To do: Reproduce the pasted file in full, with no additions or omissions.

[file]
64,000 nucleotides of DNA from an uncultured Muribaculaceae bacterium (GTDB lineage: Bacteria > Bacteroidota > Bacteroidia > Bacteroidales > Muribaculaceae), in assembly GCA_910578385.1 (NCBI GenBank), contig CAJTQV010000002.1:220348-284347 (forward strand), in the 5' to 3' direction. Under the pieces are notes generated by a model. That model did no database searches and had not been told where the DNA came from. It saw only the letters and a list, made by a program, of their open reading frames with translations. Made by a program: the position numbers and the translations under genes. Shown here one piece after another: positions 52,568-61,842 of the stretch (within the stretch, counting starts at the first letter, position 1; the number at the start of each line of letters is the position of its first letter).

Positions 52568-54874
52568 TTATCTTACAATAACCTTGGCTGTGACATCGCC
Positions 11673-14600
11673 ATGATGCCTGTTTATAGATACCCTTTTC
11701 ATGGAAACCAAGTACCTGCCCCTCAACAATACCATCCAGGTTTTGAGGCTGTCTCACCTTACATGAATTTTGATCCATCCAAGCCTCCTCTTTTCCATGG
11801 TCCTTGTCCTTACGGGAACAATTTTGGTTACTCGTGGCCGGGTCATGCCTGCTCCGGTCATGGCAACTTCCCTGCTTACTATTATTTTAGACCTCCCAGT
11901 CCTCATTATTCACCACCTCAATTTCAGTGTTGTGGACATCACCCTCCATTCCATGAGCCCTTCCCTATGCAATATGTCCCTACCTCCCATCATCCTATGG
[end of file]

64,000 nucleotides of DNA from an uncultured Muribaculaceae bacterium (GTDB lineage: Bacteria > Bacteroidota > Bacteroidia > Bacteroidales > Muribaculaceae), in assembly GCA_910578385.1 (NCBI GenBank), contig CAJTQV010000002.1:220348-284347 (forward strand), in the 5' to 3' direction. Under the pieces are notes generated by a model. That model did no database searches and had not been told where the DNA came from. It saw only the letters and a list, made by a program, of their open reading frames with translations. Made by a program: the position numbers and the translations under genes. Shown here one piece after another: positions 52,568-61,842 of the stretch (within the stretch, counting starts at the first letter, position 1; the number at the start of each line of letters is the position of its first letter).

Positions 52568-54874
52568 TTATCTTACAATAACCTTGGCTGTGACATCGCC
Positions 11673-14600
11673 ATGATGCCTGTTTATAGATACCCTTTTC
11701 ATGGAAACCAAGTACCTGCCCCTCAACAATACCATCCAGGTTTTGAGGCTGTCTCACCTTACATGAATTTTGATCCATCCAAGCCTCCTCTTTTCCATGG
11801 TCCTTGTCCTTACGGGAACAATTTTGGTTACTCGTGGCCGGGTCATGCCTGCTCCGGTCATGGCAACTTCCCTGCTTACTATTATTTTAGACCTCCCAGT
11901 CCTCATTATTCACCACCTCAATTTCAGTGTTGTGGACATCACCCTCCATTCCATGAGCCCTTCCCTATGCAATATGTCCCTACCTCCCATCATCCTATGG